Skip to Main Content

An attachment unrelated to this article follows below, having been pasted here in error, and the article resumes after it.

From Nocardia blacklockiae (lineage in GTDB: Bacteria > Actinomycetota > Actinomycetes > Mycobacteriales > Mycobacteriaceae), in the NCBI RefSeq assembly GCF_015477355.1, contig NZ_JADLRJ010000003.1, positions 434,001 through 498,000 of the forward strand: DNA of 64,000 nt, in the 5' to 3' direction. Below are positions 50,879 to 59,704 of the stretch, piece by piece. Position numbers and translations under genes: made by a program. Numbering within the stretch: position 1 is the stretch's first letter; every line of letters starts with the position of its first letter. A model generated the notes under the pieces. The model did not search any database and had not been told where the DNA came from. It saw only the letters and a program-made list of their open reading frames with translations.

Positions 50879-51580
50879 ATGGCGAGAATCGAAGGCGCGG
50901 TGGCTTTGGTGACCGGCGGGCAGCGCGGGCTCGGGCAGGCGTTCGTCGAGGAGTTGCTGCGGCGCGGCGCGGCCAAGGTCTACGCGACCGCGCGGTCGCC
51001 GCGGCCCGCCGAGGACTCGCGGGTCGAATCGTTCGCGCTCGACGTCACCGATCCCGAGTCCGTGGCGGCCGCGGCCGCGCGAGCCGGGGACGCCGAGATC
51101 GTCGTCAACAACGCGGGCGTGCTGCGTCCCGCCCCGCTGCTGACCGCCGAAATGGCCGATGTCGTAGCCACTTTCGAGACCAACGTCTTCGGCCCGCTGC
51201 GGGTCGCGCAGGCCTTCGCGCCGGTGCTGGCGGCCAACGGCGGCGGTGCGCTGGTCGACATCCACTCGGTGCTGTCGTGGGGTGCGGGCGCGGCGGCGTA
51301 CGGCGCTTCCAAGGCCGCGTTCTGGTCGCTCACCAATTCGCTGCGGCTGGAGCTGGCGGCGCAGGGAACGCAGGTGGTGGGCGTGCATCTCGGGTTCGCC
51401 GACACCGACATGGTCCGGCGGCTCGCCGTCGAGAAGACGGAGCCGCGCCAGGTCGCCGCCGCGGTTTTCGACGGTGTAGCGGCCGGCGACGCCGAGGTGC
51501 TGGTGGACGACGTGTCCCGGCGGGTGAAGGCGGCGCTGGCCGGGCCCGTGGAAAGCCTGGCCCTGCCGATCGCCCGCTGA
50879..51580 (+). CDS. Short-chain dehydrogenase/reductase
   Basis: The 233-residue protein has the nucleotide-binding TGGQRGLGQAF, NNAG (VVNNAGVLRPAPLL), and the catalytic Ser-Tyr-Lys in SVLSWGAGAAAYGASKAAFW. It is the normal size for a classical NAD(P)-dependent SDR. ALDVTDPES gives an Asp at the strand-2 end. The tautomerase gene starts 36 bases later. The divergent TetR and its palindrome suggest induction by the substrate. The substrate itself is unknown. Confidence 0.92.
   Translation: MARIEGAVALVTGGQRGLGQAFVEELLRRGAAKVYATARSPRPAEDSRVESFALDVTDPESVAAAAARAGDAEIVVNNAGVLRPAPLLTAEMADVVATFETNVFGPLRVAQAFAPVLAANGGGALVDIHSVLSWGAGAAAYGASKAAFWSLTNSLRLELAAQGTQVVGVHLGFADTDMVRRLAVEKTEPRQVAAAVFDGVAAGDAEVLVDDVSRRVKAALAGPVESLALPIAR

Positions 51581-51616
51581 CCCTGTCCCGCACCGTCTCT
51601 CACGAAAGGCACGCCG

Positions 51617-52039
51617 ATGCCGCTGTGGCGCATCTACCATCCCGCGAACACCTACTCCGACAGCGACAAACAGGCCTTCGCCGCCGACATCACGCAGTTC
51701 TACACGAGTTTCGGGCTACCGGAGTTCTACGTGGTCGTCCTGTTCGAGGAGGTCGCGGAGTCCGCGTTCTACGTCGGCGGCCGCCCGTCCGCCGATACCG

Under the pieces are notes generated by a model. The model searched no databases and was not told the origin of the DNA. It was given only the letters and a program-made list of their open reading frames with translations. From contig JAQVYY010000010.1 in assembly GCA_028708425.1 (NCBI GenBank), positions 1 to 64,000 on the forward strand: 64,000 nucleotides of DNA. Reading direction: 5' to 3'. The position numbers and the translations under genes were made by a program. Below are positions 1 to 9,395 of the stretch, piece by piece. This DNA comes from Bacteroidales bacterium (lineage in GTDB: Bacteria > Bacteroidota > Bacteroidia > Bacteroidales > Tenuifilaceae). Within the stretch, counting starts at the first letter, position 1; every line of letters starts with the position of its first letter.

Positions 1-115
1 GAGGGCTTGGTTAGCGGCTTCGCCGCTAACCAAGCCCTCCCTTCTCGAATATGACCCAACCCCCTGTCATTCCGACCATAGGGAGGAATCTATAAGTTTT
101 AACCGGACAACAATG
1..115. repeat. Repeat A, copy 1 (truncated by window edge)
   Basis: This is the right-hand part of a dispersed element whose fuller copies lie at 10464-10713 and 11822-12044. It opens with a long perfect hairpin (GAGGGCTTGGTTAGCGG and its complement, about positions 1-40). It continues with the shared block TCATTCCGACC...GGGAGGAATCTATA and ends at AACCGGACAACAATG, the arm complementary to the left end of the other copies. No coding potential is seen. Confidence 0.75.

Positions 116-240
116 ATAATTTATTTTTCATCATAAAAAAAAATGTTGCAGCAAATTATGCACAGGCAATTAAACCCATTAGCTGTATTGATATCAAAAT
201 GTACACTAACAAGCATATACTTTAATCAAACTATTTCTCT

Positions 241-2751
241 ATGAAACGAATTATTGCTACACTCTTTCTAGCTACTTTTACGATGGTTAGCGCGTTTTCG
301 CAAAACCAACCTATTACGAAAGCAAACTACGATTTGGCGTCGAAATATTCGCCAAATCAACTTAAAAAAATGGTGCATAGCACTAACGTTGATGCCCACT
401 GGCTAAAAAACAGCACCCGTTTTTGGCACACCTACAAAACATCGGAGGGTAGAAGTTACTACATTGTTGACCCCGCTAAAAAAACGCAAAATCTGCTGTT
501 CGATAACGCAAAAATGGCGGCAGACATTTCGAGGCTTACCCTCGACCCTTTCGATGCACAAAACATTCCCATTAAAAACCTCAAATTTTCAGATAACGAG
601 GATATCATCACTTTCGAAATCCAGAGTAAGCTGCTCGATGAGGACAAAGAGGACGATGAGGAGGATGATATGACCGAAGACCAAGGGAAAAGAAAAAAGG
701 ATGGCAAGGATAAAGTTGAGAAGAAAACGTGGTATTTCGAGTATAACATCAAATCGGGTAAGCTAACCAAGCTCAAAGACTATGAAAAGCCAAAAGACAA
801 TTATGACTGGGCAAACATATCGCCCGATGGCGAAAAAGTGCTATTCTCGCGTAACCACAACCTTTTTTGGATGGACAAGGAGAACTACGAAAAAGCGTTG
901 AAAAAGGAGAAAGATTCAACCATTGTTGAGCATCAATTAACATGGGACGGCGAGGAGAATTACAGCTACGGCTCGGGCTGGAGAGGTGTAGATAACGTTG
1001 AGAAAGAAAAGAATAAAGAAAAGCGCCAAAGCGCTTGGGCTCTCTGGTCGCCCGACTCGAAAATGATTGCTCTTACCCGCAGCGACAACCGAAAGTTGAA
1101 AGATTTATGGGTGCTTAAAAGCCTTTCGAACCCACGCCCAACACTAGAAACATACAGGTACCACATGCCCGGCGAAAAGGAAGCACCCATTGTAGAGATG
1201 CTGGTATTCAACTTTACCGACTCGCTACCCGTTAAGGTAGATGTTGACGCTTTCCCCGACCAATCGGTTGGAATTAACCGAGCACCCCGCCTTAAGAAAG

In this paper, a novel control architecture and strategies, involving noninvasive brain-computer interface (BCI), are presented, and a virtual prototype of quadruped walking robot, named QWR-I, is developed for simulation of navigation behaviors of the BCI-based robot. The BCI can provide limited patterns of user's intention based on EEG signals, following user's motor imagination. The proposed control architecture, dealing with both robot's autonomous planning and user's decision acquired from BCI, is elaborated. To achieve efficient navigation in uneven terrain environment where the robot is located, three control modes are proposed, taking trade-off between robot's autonomy and user's flexibility. Movement efficiency is priority in relatively even terrain by strolling mode, while safety is considered more in uneven terrain by terrain mode. The coding protocols, which semantically represent the same set of BCI signals with different meanings according to the situated control mode of the robot, and switching strategies between different modes are elucidated. To satisfy the user's intention of desired path to destination to greatest extent possible on the premise of walking stability, cooperative control strategy based on centroid stability margin while the robot walks is presented.